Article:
What if an aggressive person is lashing out because of delirium? The sooner you treat the underlying etiology of a behavior, the safer everyone can be.

8. Take This Challenge to Prevent Violence

Dr. King said that violence is the language of the unheard. Let’s all take to this challenge to prevent people from using violence to communicate.

7. Hospital Security and Joint Commission Standards

What are your policies and procedures for keeping yourself and your patients safe?

6. Does CPI Training Work?

Does CPI work? Yes! Here’s how de-escalation skills help calm situations fast and effectively.

5.  Type 2 Violence in Hospitals: How It's on the Rise but Can Be Reduced

Violent crime in hospitals rose 16% between 2012 and 2013, but the California Pacific Medical Center has prevention protocols in place.

4. Domestic Violence: What Can Nurses Do?

The effects of abuse and violence include chronic problems with digestion, kidney and bladder problems, headaches, poorer pregnancy outcomes, and lower birth weight. Here’s how to assess a person for abuse—and how to help.

3. How One ED Reduced Violence Against Nurses

The Mayo Clinic Health System reduced verbal threats and physical violence by 40%. Here’s how—and why staff and patients report feeling safer.

2. Responding to Abusive Patient Behavior Part 1

Healthcare workers greatly benefit from training that shows them how to appropriately deal with patients, visitors, and coworkers who become disruptive or violent. Here’s how your hospital can develop an effective education program.

1. Responding to Abusive Patient Behavior Part 2

Find out how staff members can take action to prevent or mitigate dangerous behavior.

Best in Dementia Care


10. What’s Your #1 for Improving Dementia Care?
Your loved one is a person, not a number. What needs to be done to improve long-term care?

9. A Positive Message About Dementia for Families and Professionals
How do we create better lives for people with dementia and those who care for them? The 3 Cs of Dementia Capable Care really help.

8. The Adapted FAST: Introduction and Application
Together with the Allen Cognitive Levels, use the adapted Functional Assessment Staging Test to assess a person’s cognitive level and guide abilities-based treatment.

7. Flying: What One Man Did for His Dad With Dementia
Tom was a pilot in WWII and the Korean War. When he struggled with dementia in his later years, his son brought him incredible joy by placing him in a position of complete competence. Watch this video of Tom’s memory—and his heart—revitalizing as he flies a plane.

6. How to Reduce Weight Loss Associated With Alzheimer's Disease

Within a year of using these 10 strategies, Parc Provence got its resident weight loss to just 1% of their census and supplement use to only 3% of their census.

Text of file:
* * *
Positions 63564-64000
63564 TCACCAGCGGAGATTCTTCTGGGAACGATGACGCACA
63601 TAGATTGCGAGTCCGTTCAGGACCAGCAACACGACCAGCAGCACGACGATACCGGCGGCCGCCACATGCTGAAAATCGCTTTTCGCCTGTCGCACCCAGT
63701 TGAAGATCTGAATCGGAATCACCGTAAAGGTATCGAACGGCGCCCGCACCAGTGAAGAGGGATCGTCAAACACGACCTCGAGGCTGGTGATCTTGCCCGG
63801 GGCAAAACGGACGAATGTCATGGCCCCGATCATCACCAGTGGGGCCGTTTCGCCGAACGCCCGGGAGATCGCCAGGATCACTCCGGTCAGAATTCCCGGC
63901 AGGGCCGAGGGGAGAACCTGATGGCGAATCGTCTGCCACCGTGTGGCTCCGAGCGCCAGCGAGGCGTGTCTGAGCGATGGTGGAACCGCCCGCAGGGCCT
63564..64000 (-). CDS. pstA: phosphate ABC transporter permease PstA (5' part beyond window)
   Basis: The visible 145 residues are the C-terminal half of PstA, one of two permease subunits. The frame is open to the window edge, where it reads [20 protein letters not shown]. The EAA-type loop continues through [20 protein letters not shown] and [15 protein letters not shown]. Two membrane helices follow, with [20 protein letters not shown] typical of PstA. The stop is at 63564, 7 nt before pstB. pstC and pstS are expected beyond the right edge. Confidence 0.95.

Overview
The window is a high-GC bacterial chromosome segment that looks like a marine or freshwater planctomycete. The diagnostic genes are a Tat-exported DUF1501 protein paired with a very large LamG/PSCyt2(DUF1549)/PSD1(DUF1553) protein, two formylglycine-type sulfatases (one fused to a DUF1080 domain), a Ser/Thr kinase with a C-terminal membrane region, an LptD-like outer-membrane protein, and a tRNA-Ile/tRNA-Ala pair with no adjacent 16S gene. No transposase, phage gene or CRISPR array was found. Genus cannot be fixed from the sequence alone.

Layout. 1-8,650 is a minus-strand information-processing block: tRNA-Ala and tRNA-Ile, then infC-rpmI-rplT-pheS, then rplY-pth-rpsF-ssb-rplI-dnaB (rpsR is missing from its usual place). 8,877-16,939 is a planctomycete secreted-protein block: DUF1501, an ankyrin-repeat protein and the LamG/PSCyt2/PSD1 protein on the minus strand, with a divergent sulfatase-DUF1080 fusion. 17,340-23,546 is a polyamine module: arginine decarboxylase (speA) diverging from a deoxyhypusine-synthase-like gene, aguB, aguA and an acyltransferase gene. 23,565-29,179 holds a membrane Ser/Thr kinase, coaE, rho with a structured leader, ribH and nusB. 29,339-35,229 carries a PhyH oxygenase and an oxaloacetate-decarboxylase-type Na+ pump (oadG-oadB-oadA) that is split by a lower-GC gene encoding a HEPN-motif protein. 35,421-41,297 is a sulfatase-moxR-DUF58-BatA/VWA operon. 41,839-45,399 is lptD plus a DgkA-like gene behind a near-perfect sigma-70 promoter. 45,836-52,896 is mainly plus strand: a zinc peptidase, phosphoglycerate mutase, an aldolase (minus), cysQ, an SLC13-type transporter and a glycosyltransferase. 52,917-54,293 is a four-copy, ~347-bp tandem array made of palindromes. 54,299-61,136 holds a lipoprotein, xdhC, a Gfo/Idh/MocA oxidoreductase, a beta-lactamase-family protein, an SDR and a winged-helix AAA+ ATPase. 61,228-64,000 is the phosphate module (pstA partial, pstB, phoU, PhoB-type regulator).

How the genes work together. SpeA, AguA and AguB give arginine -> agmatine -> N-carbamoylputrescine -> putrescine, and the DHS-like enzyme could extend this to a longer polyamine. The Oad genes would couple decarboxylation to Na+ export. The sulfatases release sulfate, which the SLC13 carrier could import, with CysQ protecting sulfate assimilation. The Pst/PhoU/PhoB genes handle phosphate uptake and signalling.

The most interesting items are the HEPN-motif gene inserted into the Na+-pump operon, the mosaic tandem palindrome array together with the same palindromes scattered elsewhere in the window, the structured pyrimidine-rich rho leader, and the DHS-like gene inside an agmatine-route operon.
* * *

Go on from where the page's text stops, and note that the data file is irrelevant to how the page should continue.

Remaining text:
5. A Discussion of Cognitive Screening Instruments and Executive Functions

A study of primary care physicians’ charts found that in 65% of cases of dementia, there was no diagnosis mentioned in the chart. It’s imperative that a therapist and/or facility have a method and procedure to proactively identify cognitive impairment. These common screening tools can help.

4. Treating Psychotic Symptoms in Persons With Dementia

Agitation can be dangerous and upsetting for a person who has dementia and for their caregivers and family. Antipsychotic drugs are often used with people with dementia, but the first step to lessen agitation is to discover and treat the cause of the psychotic symptoms.

3. Early Indicators of Mild or Early Stage Dementia

Early diagnosis can help slow progression and hold off the severe symptoms of advanced dementia for as long as possible.

2. Tips to Reduce Bathing and Showering Challenges—A Therapist’s Role

People who have dementia often refuse, withdraw, or fight during a bath or shower. There are many things that can trigger these responses, and many ways you can reduce a person’s agitation.

1. Major Neurocognitive Disorder: The DSM-5’s New Term for Dementia

If you’re a therapist, remember that your documentation of the symptoms you observe can be useful to a physician in determining the correct diagnosis of a person’s condition. And when it comes to new terms, there’s one important thing to keep in mind.

As you reflect on 2014, we hope these Top 40 posts help you make next year even better.

Remember, prevention is possible, so as Casey Kasem always said, “Keep your feet on the ground and keep reaching for the stars!”


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About the Author

“I believe that more often than many people think is possible, we can prevent problems from getting out of control. We can make each other safer.”